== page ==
Wendell: You can dig up a couple of coffins.
Carlucci: You want second-hand coffins?

Pamela is not faced with shock such as that which faces Wendell. She knew all about "Willy and Kate", as the lovebirds referred to each other. Sad as she is at the loss, Pamela finds comfort in the idea that the couple were with each other at the end and suggests they should remain that way by being buried here in Italy. After all, the red tape is so cumbersome.

Wendell is aghast. His father may have been a philanderer, but that philanderer will be buried in three days time in Baltimore with high ranking politicians in attendance and plants all over the country shut down so employees can see the funeral on closed-circuit television, in color! Except for Puerto Rico. They get black and white.



Clive Revill as Carlo Carlucci

I love the shot above where Jack Lemmon's face is hidden by the flower display. It sends me into fits of giggles as the director of the hotel, Carlo Carlucci is explaining to Wendell that the bodies (both of them) have disappeared from the morgue. The owners of the vineyard desecrated by the car accident require compensation. It is a well-known Italian saying that if there is death in the vineyard, the wine will be sour. No checks. No American money. They want German francs. You can't argue with aggrieved vintners.



Pamela tries the green pasta "for colour".

Above, Pamela throws caution to the wind and dives into a dish of pasta. A running gag in the screenplay is that Pamela (all 133 lbs of her) constantly obsesses about her weight. Even other people obsess about her weight. It is silly. Juliet Mills is gorgeous. Nonetheless, there it is. We don't always see ourselves as others see us.

Management and staff at the hotel were very fond of "Willy and Kate" and are sentimentally pleased when Wendell and Pamela, in their parents clothes, come to dinner to enjoy the food and the music. Wendell is beginning to understand this secret life his father enjoyed.



Wendell: Miss Piggot, please keep in mind that it's Sunday and this is a Catholic country!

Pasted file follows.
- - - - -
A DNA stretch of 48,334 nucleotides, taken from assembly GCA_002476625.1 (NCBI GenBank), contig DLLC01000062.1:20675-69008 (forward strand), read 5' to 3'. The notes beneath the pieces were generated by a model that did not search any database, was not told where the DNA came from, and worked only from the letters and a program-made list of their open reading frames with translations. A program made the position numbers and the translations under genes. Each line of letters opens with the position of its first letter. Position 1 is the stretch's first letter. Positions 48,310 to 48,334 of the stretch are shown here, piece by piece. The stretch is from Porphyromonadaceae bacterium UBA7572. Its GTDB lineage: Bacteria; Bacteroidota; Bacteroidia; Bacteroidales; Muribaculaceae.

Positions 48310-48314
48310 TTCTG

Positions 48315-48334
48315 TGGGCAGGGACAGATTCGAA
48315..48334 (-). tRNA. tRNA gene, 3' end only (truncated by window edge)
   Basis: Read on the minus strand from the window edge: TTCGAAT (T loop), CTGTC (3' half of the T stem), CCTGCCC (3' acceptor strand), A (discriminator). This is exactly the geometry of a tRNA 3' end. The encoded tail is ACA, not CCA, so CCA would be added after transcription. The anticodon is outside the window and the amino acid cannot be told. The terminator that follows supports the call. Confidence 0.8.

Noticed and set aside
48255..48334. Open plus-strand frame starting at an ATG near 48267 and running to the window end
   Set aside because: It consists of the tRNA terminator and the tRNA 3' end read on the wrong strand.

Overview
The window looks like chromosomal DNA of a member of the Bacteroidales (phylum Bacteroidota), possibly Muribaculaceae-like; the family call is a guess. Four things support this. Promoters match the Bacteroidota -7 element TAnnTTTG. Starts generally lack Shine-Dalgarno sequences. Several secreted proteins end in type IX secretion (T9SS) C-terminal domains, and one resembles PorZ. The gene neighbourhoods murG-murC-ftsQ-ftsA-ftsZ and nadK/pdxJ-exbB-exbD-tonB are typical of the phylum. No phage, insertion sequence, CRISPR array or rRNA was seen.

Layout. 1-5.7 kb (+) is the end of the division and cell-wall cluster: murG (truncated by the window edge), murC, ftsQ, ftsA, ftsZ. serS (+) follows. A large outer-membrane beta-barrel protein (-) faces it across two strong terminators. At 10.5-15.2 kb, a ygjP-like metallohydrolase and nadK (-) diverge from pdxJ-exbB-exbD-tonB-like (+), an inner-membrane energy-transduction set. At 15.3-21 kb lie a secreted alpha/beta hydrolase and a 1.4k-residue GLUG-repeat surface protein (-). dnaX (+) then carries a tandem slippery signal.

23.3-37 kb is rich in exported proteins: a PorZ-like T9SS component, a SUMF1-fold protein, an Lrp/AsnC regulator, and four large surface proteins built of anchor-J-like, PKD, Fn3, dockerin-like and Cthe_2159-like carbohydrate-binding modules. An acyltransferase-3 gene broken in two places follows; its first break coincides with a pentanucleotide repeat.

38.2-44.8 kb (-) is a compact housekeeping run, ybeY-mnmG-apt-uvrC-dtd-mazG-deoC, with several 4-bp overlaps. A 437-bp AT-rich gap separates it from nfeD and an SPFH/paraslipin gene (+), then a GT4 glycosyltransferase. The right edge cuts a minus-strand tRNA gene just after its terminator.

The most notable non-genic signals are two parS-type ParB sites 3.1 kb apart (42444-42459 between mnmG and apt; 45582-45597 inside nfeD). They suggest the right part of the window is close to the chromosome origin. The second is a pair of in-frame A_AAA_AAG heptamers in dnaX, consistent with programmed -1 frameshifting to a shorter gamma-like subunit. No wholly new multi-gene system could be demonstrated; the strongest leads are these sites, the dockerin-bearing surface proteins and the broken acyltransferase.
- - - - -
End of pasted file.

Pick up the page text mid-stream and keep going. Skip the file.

Early the next morning, after wine and liquor she was not used to, Pamela gets Wendell to follow another tradition of their parents. A naked swim in the clear waters followed by sun bathing on the rocks. Wendell is not as comfortable as Pamela in this activity. However, he is just as photogenic.

Bruno, the hotel valet, has a camera. He has pictures of "Willy and Kate" in the all-together and now he has pictures of Wendell and Pamela to make a complete set. Bruno wants something from Wendell. Bruno wants to return to the United States from which he was deported. He wants to get away from the Sicilian maid who is expecting his child. Bruno really should know better than to cross a pregnant Sicilian woman.



Wendell: Permesso?
Pamela: Avanti.

Complications, misunderstandings and character growth lead to ... well, it leads to what we've been expecting since this story began. Should they? Shouldn't they? Maybe there are lessons here to be learned from the past. Maybe it simply says something about the present.



You will not believe what has just happened in this scene.

Confusion ensues when the State Department, in the form of an old chum played by Edward Andrews gets involved. Pronouncements on the Middle East, disdain for foreigners and a general bluster accompany Andrews character's bulldozing his way into the hotel and into the middle of Wendell's affairs.

At 140 mintues, Avanti! is longer than I usually like my comedies.  However, Avanti! does not drag; it has instead a deliberate and leisurely pace. Funny and endearing incidents pull the audience into the situations and reactions from funny and touching characters. Laugh-out-loud moments abound in the wry dialogue and the amusing sight gags. All the while we learn to care for our leads.

Jack Lemmon's role in Avanti! is responsible for one of the six Golden Globe wins out of 20 nominations that he received in his film career. Juliet Mills and Clive Revill were nominated in the Actress and Supporting Actor (Musical or Comedy) categories. The film was also nominated for Best Screenplay and for Best Picture.

I find Avanti! one of the true comedy gems of its time, a hidden treasure in Billy Wilder's deep filmography and a joyful part of his work with his favourite actor, and ours, Jack Lemmon.







Monday, March 27, 2017

EARLY WOMEN FILMMAKERS BLOGATHON: Dorothy Arzner and Merrily We Go to Hell (1932)



Fritzi of Movies Silently is hosting the Early Women Filmmakers Blogathon sponsored by the Flicker Alley release Early Women Filmmakers: An International Anthology. The blogathon is running from March 27th to 29th and you can click HERE for the contributions.